Habib N. El-Habr
Water is a scarce resource. Thus, its development, conservation, management, and utilization is a priority for all of us. Freshwater resources constitute fundamental requirements for advancing the human condition on this planet. In recognizing this reality, the United Nations has given considerable emphasis to assisting nations to use these resources in a rational manner, so that they do not degrade the human environment, they are not depleted in an unsustainable manner, and the ultimate result will be the material well-being of humanity on a global scale. It is for goals such as these that we are all here gathered today.
The United Nations Environment Programme (UNEP) has a long and rewarding association with the United Nations University (UNU) on the management of fresh water. UNEP and the UNU have co-organized various forums to discuss the same burning topic that is bringing us here together today. In January 1995 together we sponsored the Asian Water Forum; in March of the same year we gathered in Tokyo and Shiga for the Eurasian Forum, and here today we are again looking at the importance of fresh water in the arid lands. From UNEP's perspective, a major goal is to enhance the economic development process in a drainage basin while at the same time ensuring that the environment - aquatic, atmospheric, and terrestrial - does not suffer significant degradation as a result. Put another way, our goal is the effective management of these systems within the context of sustainable development.
This attitude certainly is not unique to UNEP. It was the major topic of the famous Dublin Conference on Water and Environment in 1992 as well as a substantial focus of the UN Conference on Environment and Development in Rio de Janeiro, and a major component of chapter 18 of Agenda 21 (UN 1992). In broadest terms, the concept of sustainable development encompasses the following:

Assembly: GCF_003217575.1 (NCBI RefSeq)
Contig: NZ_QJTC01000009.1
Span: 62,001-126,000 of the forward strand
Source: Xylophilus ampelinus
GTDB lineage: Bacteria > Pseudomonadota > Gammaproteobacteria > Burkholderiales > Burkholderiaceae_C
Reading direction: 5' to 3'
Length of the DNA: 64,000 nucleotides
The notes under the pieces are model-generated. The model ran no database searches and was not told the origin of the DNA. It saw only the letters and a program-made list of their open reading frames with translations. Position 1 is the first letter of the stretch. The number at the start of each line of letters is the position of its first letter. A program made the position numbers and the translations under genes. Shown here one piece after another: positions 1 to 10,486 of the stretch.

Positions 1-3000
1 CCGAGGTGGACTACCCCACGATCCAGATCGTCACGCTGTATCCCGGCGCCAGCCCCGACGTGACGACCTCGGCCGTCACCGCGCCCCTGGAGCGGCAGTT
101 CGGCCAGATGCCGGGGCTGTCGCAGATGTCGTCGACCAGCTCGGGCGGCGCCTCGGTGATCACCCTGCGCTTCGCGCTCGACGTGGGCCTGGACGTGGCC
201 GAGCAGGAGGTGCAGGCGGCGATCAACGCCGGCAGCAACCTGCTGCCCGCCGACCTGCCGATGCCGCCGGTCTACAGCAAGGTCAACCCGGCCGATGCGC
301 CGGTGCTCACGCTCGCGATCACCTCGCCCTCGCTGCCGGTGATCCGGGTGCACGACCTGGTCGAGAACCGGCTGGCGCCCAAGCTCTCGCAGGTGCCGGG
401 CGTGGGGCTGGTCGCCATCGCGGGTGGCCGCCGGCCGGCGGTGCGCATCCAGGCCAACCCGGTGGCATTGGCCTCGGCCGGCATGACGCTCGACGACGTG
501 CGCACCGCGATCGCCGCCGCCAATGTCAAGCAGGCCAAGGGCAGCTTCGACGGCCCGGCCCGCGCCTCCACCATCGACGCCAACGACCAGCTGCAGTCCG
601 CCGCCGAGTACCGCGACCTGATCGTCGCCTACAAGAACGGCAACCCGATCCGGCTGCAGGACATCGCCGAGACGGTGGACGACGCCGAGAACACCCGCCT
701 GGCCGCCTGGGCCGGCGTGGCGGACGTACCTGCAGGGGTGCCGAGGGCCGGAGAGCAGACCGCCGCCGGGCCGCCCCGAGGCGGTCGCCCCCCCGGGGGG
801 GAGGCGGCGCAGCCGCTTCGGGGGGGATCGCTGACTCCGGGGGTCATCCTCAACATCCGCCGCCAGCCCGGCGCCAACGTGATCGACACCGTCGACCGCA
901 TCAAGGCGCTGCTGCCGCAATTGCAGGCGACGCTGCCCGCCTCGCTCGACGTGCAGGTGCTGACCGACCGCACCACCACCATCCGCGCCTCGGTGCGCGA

1. The idea of self-reliant development, i.e. within natural resource constraints;
2. The idea of cost-effective development using non-traditional economic criteria;
3. The perception that development should not degrade the environment nor decrease productivity in the long run;
4. Help for the very poor because they are left with no option other than to destroy their own environment;
5. The issues of health control, appropriate technologies, self-reliance in food, clean water, and shelter for all;
6. Concentrating on the environmental systems at greatest risk, whether they be arid lands, watersheds, moist forests, or urban areas of rapid expansion. UNEP was recently designated focal point for water within the UN Secretariat, an exciting and challenging new role we expect to perform in collaboration with all our UN colleagues, especially the UNU. UNEP will also expect to have proactive working relationships with the institutions you represent, be it universities, laboratories, regional organizations, or private sector, in advancing the serious work you are advocating. I wish you all the best in this endeavour and, on behalf of UNEP, promise our continued support and collaboration.
UN. 1992. Agenda 21. United Nations, New York.